The main thread mentions that you can see some TV on the DR website right around the world, but I thought it would be worth pointing out (if it hasn't been already) that the mini-series 1864 has two episodes up at dr.dk, which I think you can watch anywhere in the world (no pesky geoblocking).
I see it has received mixed reviews in places, but it basically has every Danish actor if you've seen more internationally known shows like Borgen or Forbrydelsen. It also has the advantage of being able to put the subtitles on, which is very handy when you are trying to get a grip on the language (though when the Germans start speaking, it is a very confusing time for us non-dansk and tysk speakers!).
Not sure how long the first episode can be accessed for, so check it out!
Me again. I just watched the first part (2 1/2 hours to watch a 57 min film, what with stopping to read the subtitles and make notes - I've got a vocab list to keep me busy for a while).
I thought it was, frankly, great. And the language was not all that difficult, once I discovered how to turn the subtitles on ["undertekster", in the row of buttons with the full-screen mode, if there's anybody else in the world who doesn't know where to find it]. I'll look up the words and watch it again tomorrow. Don't put it off because you've only started the Danish course, because dialogue is usually a lost easier than description and the action provides the context. (For the historical background, I'll try Wikipedia on the period.)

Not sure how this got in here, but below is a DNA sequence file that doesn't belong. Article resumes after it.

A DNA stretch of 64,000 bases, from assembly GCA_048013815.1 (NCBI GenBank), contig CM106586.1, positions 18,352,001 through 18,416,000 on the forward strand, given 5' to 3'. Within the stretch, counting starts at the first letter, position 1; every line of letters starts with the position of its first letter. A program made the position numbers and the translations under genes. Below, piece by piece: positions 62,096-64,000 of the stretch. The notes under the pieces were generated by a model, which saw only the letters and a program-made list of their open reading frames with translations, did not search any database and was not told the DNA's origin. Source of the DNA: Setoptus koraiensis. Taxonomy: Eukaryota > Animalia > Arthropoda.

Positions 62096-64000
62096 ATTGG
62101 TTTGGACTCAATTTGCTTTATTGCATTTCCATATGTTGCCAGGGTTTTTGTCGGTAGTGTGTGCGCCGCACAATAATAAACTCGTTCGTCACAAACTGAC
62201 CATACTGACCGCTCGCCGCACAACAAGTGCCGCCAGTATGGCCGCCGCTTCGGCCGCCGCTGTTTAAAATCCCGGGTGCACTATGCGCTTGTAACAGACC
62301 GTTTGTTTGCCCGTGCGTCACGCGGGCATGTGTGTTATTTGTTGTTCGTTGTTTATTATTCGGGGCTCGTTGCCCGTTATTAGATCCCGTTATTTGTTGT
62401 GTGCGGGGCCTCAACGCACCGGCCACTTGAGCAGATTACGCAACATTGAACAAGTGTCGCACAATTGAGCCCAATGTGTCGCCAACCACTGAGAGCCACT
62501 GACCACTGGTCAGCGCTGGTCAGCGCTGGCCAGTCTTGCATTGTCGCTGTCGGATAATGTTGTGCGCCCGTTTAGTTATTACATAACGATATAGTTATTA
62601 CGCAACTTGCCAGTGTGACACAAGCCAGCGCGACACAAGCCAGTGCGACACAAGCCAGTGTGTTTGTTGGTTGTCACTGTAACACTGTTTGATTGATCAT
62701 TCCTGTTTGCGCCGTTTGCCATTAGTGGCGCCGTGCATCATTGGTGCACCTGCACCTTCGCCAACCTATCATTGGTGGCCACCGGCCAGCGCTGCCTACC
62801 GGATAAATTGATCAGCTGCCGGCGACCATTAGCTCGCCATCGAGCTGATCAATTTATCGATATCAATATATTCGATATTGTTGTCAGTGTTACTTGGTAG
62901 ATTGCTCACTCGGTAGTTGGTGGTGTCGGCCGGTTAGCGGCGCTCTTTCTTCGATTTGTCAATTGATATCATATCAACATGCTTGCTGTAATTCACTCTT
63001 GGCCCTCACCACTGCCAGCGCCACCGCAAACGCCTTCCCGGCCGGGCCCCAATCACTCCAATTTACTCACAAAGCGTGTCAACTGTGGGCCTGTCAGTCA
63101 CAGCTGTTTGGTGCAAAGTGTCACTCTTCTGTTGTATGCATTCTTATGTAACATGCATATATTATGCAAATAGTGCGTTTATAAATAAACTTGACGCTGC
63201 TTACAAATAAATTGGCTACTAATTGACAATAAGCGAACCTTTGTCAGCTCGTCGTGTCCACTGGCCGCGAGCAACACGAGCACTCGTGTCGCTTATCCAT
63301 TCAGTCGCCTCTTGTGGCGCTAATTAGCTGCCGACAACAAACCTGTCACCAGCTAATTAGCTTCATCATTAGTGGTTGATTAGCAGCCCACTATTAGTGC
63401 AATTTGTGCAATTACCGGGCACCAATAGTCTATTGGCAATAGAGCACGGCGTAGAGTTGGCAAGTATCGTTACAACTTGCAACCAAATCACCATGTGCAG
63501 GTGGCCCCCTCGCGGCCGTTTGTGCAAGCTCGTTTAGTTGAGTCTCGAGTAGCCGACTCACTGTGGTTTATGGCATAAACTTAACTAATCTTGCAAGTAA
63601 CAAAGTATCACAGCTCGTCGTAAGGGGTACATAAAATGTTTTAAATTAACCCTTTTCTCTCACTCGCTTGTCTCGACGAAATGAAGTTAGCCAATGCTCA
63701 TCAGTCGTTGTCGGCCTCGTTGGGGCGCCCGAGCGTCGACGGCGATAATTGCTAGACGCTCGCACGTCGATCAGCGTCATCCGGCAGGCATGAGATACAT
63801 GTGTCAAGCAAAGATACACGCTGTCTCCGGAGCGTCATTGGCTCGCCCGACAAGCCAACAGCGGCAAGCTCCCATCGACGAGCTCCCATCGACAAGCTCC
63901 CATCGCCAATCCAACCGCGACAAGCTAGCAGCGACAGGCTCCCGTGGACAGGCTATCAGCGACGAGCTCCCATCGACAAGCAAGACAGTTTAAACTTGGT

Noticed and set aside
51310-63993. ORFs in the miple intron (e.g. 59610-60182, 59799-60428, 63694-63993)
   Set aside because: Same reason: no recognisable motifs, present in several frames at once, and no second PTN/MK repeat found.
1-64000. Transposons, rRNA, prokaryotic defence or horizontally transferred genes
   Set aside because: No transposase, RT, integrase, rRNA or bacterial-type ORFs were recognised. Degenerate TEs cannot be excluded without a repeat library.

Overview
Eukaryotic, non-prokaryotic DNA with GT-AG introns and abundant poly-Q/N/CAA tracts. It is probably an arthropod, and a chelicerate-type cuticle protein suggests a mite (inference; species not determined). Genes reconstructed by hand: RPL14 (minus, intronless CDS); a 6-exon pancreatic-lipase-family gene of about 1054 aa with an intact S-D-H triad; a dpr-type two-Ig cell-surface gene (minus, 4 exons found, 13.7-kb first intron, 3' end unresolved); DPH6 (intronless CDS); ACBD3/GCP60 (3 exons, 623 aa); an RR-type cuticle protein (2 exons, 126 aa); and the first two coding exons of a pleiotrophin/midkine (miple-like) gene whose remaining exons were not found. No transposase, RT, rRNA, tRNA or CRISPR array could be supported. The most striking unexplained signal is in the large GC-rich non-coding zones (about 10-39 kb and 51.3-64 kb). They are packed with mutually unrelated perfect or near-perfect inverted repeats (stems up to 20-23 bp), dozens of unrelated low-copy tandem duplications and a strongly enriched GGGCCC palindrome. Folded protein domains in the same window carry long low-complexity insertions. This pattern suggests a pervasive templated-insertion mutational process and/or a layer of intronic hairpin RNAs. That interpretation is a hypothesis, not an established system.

The series (8 parts, two are up at http://www.dr.dk/tv/se/1864/1864-1-8#!/) apparently will interweave the events of the mid-19th century with those of present-day Denmark. In one scene, of interest to those learning the pronouns of Danish, a - lost young woman? with piercings, is talking to the ancient Baron of the locality (in hopes of robbing him to be able to pay her drug dealer) and she addresses him as "du." He informs her that at the castle [slot - more a manor house than a castle] er man Des, but she continues with du, and when he asks about "Deres forældre" she plainly doesn't know what he's talking about: "Whose parents?"
Definitely worth the trip.
Thanks posting this, I'm looking forward to it. The website says all the episodes are available until 31. december 2014.
Tip if you click on "program info" link you find this (Kan ses indtil:31 December 2014)
Thanks for the suggestion. This is a very interesting scenario. I've watched it with subtitles and understood most of the context although obviously not every word and sentence. My favourite scene was when the Danish boy asked the gypsy if Germans and Austrians are bad human beings. That was probably the first time he heard a different opinion about the "evil Germans". Propaganda was pretty strong back than in Denmark.
Weirdly, I think it is a bit of an advantage that the main characters, I guess, start off as kids. It gives you a bit of time to warm up to the language!
I think it's an enjoyable show, so good to see some others have checked it out. I'm not disciplined enough to keep a track of vocab and rely on simple osmosis to learn it, which is clearly not as effective ahah.